Finance

Asset managers shrink US mutual fund line-up

The number of US mutual funds is shrinking at the fastest pace in at least two decades, reflecting cost pressures and consolidation across the investment industry and strong competition from exchange traded funds.

Consolidation among asset managers in recent years has hastened the process of closing and merging funds that fail to attract sufficient flows from investors.

After peaking at 9,616 in 2018, the number of outstanding US mutual funds has fallen towards 9,000, the lowest level since 2013, according to data due to be released this week by the Investment Company Institute.

“It is not surprising to see funds being liquidated or merged during periods when markets are volatile,” said Shelly Antoniewicz, senior director of financial and industry research at the ICI.

“Even the large fund operators are under a lot of competitive pressure and they are unable to keep a fund open that is not gaining investor traction.”

A total of 644 mutual funds were shut or combined last year, the highest figure since 2009, according to the ICI. Meanwhile, the number of mutual fund launches, 268, was the lowest since the ICI began compiling data in the late 1990s.

Mutual funds have been a staple of the US retail investment landscape for decades but their popularity has eroded in part due to the rise of the ETF, which can be bought or sold as easily as stocks and typically charge lower fees. Half the money in mutual funds flows from retirement accounts such as 401k plans and IRAs.

The number of new ETFs rose to a record 313 in 2021 although, reflecting their growing maturity, there were also a record 182 ETF liquidations last year.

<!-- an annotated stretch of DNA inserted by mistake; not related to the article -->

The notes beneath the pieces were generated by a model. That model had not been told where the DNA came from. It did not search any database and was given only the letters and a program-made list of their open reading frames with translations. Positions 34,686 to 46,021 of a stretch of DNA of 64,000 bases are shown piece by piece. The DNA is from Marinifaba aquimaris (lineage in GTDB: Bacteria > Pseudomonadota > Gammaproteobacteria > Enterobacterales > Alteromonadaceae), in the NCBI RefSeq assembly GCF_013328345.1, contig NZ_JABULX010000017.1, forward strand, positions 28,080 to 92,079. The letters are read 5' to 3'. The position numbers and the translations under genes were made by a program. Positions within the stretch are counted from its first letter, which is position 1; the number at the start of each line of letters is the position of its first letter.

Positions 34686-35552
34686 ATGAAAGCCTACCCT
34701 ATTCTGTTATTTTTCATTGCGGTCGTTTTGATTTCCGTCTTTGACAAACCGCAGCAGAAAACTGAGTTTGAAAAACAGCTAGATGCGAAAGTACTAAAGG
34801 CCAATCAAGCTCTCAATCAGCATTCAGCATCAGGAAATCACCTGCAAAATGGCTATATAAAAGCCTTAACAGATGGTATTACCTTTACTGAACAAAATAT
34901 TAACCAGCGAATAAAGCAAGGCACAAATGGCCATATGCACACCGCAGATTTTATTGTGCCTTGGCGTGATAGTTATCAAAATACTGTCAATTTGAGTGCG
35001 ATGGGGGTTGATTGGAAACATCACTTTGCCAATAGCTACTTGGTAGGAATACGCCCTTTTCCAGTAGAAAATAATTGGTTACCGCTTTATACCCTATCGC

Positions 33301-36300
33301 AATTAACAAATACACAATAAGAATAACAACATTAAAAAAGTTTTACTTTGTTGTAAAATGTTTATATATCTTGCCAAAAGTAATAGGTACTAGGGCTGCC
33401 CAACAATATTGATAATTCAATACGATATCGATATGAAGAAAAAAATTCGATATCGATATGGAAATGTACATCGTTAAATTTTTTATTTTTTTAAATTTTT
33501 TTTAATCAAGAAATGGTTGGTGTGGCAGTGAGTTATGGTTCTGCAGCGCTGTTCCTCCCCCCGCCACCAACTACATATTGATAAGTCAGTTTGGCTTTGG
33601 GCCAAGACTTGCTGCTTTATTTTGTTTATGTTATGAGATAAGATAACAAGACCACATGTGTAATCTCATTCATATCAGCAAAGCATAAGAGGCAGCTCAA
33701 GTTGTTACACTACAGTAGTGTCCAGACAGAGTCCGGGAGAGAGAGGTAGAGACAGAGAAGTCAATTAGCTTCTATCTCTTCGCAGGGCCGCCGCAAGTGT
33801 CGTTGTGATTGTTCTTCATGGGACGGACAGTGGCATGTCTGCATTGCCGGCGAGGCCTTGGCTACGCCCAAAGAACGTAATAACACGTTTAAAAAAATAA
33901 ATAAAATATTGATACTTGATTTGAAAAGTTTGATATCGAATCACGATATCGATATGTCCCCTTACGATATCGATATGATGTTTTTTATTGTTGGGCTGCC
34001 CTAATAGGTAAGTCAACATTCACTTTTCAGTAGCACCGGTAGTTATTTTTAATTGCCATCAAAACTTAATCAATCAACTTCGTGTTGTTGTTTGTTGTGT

Column chart of Number of ETFs entering and exiting the US market showing Demand for new ETFs reached a new peak in 2020

Also pulling attention away from mutual funds have been collective investment trusts, which now make up one quarter of the investment options offered in 401k plans, from just 6 per cent in 2000, according to the ICI. Collective investment trusts operate under a lighter regulatory regime than mutual funds and can often be cheaper.

The downward trend in mutual funds has continued into 2021: so far this year, 64 have been liquidated and 53 have been merged, according to Morningstar.

Last month, T Rowe Price merged two US large-cap equity funds, and the asset manager said client transfers from mutual funds to other portfolios, including trusts and separate accounts, totalled $5.6bn for the first three months of the year.

Invesco is currently merging funds in the wake of its 2018 acquisition of Oppenheimer funds.

“There is still a place for mutual funds,” said Todd Rosenbluth, head of ETF and mutual fund research at CFRA. “Some investors prefer the structure and they remain the default option in retirement accounts until 401k plans are allowed to hold ETFs.”

Line chart of Cumulative flows and sales of ETFs from 2011 showing Investor flows clearly switch out of active mutual funds
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